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Frequently Asked Questions

Q. When should I apply for a Corps permit?

A. Since three to four months is normally required to process an individual application involving a public notice, you should apply as early as possible to be sure you have all required approvals before your planned beginning date. For a large or complex activity that may take longer, it is often helpful to have a "pre-application consultation" or informal meeting with the Corps during the early planning phase of your project. You may receive helpful information at this point which could prevent delays later. When in doubt as to whether a permit may be required or what you need to do, don't hesitate to call the district regulatory office.

Q. I have obtained permits from local and state governments. Why do I have to get a permit from the Corps of Engineers?

A. It is possible you may not have to obtain an individual permit, depending on the type or location of work. The Corps has many general permits which authorize minor activities without the need for individual processing. Check with the Corps district regulatory office for information on general permits. When a general permit does not apply, you may still be required to obtain an individual permit.

Q. What will happen if I do work without getting a permit from the Corps?

A. Performing unauthorized work in waters of the United States or failure to comply with the terms of a valid permit can have serious consequences. You would be in violation of federal law and could face stiff penalties, including fines and/or requirements to restore the area.

Enforcement is an important part of the Corps regulatory program. Corps surveillance and monitoring activities are often aided by various agencies, groups, and individuals, who report suspected violations. When in doubt as to whether a planned activity needs a permit, contact the district regulatory office. It could save a lot of unnecessary trouble later.

Q. How can I obtain further information about permit requirements?

A. Further information about the regulatory program is available elsewhere on this website or from the district regulatory office.

Q. Why should I waste my time and yours by applying for a permit when you probably won't let me do the work anyway?

A. Nationwide, fewer than three percent of all requests for permits are denied. Those few applicants who have been denied permits usually have refused to change the design, timing, or location of the proposed activity. When a permit is denied, an applicant may redesign the project and submit a new application. To avoid unnecessary delays pre-application conferences, particularly for applications for major activities, are recommended. The Corps will endeavor to give you helpful information, including factors which will be considered during the public interest review, and alternatives to consider that may prove to be useful in designing a project.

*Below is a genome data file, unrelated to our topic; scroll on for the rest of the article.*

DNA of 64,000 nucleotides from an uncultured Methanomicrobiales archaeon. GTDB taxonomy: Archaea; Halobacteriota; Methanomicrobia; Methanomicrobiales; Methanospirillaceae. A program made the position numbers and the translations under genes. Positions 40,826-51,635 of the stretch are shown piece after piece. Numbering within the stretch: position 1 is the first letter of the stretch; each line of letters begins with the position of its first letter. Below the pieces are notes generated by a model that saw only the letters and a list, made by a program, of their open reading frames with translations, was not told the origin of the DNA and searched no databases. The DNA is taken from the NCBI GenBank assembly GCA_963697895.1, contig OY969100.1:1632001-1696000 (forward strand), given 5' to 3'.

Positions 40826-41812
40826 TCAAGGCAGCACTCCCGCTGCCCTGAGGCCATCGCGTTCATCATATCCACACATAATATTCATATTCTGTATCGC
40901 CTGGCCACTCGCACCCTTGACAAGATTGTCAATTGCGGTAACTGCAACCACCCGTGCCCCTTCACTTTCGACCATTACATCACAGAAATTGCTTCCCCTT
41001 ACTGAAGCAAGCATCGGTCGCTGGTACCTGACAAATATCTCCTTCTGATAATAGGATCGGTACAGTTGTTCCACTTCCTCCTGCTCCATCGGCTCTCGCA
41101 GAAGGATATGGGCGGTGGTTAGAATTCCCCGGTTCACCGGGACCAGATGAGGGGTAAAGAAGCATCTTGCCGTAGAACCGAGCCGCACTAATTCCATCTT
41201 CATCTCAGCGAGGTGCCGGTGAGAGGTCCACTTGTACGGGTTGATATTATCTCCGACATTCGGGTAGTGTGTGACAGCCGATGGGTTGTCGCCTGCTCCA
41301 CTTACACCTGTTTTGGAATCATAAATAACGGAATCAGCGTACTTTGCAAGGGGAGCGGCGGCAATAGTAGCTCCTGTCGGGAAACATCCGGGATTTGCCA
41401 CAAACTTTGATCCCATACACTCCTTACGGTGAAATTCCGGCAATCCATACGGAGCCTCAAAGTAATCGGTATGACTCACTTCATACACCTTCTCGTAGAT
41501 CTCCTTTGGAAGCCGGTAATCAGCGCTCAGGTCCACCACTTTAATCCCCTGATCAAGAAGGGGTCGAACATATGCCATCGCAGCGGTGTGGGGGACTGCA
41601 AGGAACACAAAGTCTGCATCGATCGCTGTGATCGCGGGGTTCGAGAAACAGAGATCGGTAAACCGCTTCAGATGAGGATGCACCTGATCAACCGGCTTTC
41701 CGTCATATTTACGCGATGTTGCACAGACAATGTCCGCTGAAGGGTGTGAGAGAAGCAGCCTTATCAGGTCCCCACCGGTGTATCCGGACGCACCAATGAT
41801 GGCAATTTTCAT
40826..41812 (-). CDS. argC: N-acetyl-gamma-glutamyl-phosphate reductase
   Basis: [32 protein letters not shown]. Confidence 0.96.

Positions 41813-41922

Q. What is a wetland and what is its value?

A. Wetlands are areas that are periodically or permanently inundated by surface or ground water and support vegetation adapted for life in saturated soil. Wetlands include swamps, marshes, bogs and similar areas. A significant natural resource, wetlands serve important functions relating to fish and wildlife; food chain production; habitat; nesting; spawning; rearing and resting sites for aquatic and land species; protection of other areas from wave action and erosion; storage areas for storm and flood waters; natural recharge areas where ground and surface water are interconnected; and natural water filtration and purification functions.

Although individual alterations of wetlands may constitute a minor change, the cumulative effect of numerous changes often results in major damage to wetland resources. The review of applications for alteration of wetlands will include consideration of whether the proposed activity is dependent upon being located in an aquatic environment.

Q. How can I design my project to eliminate the need for a Corps permit?

A. In the vicinity of fresh water, stay above ordinary high water and avoid wetlands adjacent to the stream or lake as well as wetlands isolated from other surface waters. Also, it is possible that your activity is exempt and does not need a Corps permit or that it has been authorized by a nationwide or regional general permit. So, before you build, dredge or fill, contact the district regulatory office for specific information about location, exemptions, and regional and nationwide general permits.